U.S. Food Safety No Longer Improving, Data Show
Source of Article: http://www.nytimes.com/2009/04/10/health/policy/10food.html?ref=health
Published: April 9, 2009
In 2008, 16 out of 100,000 people in the United States had laboratory-confirmed cases of salmonella infections, according to the Centers for Disease Control and Prevention. That translates into about 48,000 serious illnesses, since individual stool samples are sent to labs generally only when someone is suffering a severe bout. In 2005, the figure was 14 people per 100,000 — or about 42,000 cases of laboratory-confirmed salmonella infections.
The apparent increase in salmonella is not statistically significant and could be a statistical fluke, according to the disease centers. Across a range of different food-borne illnesses, there has been no statistically significant change over the past three years in the share of the nation’s population that has been severely sickened by food.
But health experts said the lack of improvement was disheartening. And in the case of salmonella, the numbers mean that the nation is unlikely to meet goals created in 2000 under the government’s “Healthy People 2010” program to reduce the incidence of salmonella infections to about half its current level.
“This highlights the urgent need to overhaul our food-safety system,” said Erik D. Olson, director of food and consumer product safety at the Pew Charitable Trusts. “In some cases, there are early indications that progress may be reversing for some diseases. The children and elderly in our families are most at risk, and it is our duty to better safeguard them.”
Roughly 76 million people in the United States suffer food-borne illnesses each year, 300,000 are hospitalized and 5,000 die, according to estimates by the disease centers. Children younger than 4 are sickened by food more than those in any other age group, but adults over age 50 suffer more hospitalizations and death as a result of food-related infections.
Because food-related illnesses are so common, measuring whether food is getting safer or more dangerous is critical to public health, but it is also a daunting challenge. The disease control agency uses three very different methods to routinely track sickness caused by food. Of these, FoodNet — whose most recent data was made public Thursday — is the most reliable because government epidemiologists routinely survey more than 650 clinical laboratories that serve about 46 million people in 10 states. Such active surveillance tends to be more accurate than other tools that rely on voluntary, and generally spotty, reporting by doctors and hospitals.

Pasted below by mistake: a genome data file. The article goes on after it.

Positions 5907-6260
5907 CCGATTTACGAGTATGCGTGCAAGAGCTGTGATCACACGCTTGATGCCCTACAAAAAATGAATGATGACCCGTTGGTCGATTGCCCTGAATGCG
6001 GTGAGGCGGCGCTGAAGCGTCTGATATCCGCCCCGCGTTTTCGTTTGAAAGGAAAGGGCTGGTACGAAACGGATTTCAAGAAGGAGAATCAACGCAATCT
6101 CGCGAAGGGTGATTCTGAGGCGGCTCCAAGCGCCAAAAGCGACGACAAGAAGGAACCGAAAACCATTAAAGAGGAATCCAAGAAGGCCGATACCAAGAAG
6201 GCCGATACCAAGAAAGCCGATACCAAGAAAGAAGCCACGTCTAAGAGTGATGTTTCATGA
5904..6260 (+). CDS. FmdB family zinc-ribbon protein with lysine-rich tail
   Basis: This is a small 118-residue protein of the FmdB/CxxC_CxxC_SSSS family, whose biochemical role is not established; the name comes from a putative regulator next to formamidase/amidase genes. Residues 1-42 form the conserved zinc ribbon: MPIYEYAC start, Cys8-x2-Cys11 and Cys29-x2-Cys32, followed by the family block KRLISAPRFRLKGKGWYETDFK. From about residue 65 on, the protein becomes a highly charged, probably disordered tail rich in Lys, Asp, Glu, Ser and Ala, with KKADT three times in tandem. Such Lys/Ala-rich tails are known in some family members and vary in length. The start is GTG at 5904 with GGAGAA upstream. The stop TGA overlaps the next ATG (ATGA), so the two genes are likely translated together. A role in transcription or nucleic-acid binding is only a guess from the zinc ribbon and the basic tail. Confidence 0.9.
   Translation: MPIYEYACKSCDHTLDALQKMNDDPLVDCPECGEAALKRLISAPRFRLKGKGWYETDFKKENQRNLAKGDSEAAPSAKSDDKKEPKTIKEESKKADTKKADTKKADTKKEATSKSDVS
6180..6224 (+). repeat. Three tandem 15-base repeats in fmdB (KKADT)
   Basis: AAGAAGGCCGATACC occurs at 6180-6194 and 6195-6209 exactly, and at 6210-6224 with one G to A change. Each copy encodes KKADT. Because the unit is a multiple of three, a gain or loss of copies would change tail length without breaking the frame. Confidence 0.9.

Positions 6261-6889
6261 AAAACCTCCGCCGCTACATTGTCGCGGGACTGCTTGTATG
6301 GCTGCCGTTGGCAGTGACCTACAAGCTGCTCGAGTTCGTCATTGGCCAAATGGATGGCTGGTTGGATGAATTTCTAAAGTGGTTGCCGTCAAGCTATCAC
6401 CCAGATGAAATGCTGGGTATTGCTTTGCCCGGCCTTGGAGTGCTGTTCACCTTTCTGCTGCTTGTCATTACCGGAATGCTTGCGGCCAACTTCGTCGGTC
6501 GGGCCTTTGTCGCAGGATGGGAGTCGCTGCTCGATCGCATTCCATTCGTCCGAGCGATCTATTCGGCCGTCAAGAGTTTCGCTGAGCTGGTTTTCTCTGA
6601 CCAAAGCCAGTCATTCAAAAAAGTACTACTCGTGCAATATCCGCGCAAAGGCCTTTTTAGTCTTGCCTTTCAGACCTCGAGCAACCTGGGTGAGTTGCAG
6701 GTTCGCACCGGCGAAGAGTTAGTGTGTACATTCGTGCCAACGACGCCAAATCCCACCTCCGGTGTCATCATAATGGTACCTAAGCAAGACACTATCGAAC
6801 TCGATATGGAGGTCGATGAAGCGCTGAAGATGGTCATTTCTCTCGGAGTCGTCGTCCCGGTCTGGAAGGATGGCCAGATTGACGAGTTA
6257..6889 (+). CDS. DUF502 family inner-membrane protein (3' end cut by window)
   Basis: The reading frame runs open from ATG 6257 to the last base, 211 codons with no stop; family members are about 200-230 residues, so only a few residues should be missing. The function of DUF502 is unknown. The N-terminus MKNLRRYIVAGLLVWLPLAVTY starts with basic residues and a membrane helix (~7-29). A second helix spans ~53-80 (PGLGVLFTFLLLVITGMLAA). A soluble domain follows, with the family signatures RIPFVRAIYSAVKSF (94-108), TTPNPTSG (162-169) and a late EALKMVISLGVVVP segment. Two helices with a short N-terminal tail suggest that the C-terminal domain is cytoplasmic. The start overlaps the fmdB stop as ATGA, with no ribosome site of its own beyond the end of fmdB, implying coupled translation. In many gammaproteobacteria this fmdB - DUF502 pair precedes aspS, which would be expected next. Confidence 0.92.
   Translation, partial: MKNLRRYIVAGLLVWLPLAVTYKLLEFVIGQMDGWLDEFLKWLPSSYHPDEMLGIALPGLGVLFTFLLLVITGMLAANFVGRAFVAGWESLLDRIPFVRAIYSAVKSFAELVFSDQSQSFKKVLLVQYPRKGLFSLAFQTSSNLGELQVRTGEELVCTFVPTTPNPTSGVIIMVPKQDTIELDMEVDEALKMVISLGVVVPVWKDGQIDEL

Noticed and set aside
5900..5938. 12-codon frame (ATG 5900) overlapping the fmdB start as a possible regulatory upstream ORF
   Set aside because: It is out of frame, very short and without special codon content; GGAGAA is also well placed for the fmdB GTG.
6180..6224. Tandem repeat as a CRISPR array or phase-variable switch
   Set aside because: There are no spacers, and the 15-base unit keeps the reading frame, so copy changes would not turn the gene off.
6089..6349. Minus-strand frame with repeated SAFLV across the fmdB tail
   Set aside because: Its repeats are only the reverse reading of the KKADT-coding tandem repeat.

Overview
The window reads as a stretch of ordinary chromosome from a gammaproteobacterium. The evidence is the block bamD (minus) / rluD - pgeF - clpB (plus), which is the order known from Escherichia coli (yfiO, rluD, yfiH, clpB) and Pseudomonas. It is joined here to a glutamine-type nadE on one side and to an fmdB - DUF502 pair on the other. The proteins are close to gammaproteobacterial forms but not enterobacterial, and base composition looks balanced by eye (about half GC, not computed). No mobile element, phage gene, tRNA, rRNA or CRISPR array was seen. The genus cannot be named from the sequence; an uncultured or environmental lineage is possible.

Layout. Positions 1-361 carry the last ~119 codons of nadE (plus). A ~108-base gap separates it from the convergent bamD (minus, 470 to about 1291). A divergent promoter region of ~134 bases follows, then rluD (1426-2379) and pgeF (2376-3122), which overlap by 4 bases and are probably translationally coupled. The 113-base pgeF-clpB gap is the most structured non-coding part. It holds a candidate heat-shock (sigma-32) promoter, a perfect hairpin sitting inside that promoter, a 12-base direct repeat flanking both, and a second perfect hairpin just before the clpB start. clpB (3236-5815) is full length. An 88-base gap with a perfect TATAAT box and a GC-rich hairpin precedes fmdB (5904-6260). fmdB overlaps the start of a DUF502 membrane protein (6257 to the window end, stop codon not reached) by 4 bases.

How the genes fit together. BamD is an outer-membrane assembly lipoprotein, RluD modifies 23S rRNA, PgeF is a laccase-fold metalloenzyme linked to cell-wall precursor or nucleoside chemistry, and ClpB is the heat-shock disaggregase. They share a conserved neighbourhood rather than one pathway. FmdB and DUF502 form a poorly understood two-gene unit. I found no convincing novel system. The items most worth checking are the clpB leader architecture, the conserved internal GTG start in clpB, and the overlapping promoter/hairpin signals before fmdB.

Even so, FoodNet captures only a tiny slice of all those sickened by food. For a case to be included in FoodNet, someone must become sick enough to see a doctor, the doctor must be concerned or well-trained enough to ask for and get a stool sample, and the laboratory to which the doctor sends the sample must be part of the government’s system.
Since 1996, when the system began, the burden of illness from campylobacter, listeria, shigella, E. coli 0157 and Yersinia has decreased, although all of that decrease occurred before 2004. There has been no statistically significant change in the incidence of salmonella and cryptosporidium and there has been a marked increase in cases of vibrio, a relatively rare disease mostly associated with raw oysters.
There are unexplained variations in infection rates among the 10 states in the FoodNet system. The incidence of campylobacter, for instance, is highest in California while salmonella infections are highest in New Mexico and Georgia. Geographic differences in diet may be the cause, officials said.
“The lack of recent progress toward the national health objective targets and the occurrence of large multistate outbreaks point to gaps in the current food safety system and the need to continue to develop and evaluate food safety practices as food moves from the farm to the table,” disease center epidemiologists wrote in a note accompanying the release of FoodNet’s latest data.
Dr. Tim Jones, state epidemiologist in Tennessee, said that many of the easy improvements in the nation’s food-safety system had been made.
“You can only tell people so much to wash their cutting boards and wash their hands,” Dr. Jones said. “I think we’re running out of things to do to make dramatic improvements.”
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